This post was written by Cynthia O’Donoghue.

A nonprofit research organisation, the Indian Centre for Internet and Society (ICIS), has issued an open call for comments on its draft Privacy (Protection) Bill 2013 (the Bill). Consultations on the Bill started in April 2013, with a series of seven roundtable talks being held in partnership with the Federation of Indian Chambers of Commerce and Industry, and the Data Security Council of India.
ICIS states that it has “the intention of submitting the Bill to the Department of Personnel and Training as a citizen’s version of privacy legislation for India.” India’s current data protection regime, a product of piecemeal development, imposes very limited duties on organisations that collect, process and store data. No national regulator is in place to oversee the data protection regime.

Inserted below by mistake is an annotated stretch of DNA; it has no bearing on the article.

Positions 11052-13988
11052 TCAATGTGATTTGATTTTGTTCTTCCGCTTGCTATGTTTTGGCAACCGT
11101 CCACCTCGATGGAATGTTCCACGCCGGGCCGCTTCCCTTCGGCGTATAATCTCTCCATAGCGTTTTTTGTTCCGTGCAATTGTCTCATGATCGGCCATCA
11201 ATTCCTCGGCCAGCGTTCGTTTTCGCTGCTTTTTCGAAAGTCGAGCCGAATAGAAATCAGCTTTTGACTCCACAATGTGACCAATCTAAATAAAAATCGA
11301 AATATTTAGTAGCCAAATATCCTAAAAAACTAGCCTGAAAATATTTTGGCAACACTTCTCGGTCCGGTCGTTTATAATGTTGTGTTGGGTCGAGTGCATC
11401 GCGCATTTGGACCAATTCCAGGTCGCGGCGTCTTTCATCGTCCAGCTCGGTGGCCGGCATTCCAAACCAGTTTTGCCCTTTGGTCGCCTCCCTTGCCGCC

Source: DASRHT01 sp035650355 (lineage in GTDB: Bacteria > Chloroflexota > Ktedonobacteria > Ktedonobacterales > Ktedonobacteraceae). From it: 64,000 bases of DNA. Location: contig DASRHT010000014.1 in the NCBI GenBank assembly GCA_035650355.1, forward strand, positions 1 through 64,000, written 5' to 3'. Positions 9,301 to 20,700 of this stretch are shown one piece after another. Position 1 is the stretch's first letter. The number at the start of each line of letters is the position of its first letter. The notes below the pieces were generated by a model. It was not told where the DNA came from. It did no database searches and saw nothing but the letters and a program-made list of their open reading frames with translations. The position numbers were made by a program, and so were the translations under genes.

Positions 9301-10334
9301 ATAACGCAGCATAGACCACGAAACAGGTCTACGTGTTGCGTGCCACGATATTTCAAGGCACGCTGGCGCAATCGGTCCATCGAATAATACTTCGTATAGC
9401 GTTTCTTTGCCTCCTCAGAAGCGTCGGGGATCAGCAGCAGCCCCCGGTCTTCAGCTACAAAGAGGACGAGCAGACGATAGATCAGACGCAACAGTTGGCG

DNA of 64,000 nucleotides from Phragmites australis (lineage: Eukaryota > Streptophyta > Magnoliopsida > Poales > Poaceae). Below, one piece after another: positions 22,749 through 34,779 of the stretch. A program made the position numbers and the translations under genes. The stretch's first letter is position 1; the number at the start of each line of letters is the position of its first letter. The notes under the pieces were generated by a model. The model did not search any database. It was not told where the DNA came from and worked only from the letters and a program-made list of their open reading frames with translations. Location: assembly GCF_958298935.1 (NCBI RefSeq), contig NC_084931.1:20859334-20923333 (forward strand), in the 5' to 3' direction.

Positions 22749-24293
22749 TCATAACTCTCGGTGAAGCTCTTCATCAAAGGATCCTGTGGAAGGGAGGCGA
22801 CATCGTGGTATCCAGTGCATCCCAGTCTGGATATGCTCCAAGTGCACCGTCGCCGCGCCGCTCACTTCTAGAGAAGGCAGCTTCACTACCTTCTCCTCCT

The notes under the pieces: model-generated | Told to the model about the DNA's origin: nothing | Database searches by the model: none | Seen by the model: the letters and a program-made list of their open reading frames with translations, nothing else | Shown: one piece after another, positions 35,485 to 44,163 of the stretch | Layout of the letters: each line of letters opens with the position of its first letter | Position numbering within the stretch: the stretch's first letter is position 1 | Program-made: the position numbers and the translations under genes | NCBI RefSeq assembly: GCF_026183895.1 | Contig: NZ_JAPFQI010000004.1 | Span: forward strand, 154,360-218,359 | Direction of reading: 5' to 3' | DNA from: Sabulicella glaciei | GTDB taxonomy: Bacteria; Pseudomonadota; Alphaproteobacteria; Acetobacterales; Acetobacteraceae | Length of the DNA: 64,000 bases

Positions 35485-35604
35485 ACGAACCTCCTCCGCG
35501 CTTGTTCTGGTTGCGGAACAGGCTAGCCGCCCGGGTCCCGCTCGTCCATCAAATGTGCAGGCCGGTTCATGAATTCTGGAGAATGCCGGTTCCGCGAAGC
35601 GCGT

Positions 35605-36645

Described by ICIS as “a citizen’s version of privacy legislation for India,” the draft Bill contains provisions for a new Data Protection Authority of India to be established with wide powers of investigation, review and enforcement. Penalties detailed by the Bill for infringement include a term of imprisonment and a fine. In addition, the Bill proposes the introduction of comprehensive regulation, including:

  • Regulation of the collection, processing and storage of data by any person
  • Regulation of the use of voice and data interception by authorities
  • Regulation of the manner in which forms of surveillance not amounting to interceptions of communications may be conducted

If implemented, the draft Bill would be a considerable step forward for the privacy landscape in India, which has so far lacked the impetus provided by international instruments such as the European Data Protection Directive (95/46/EC).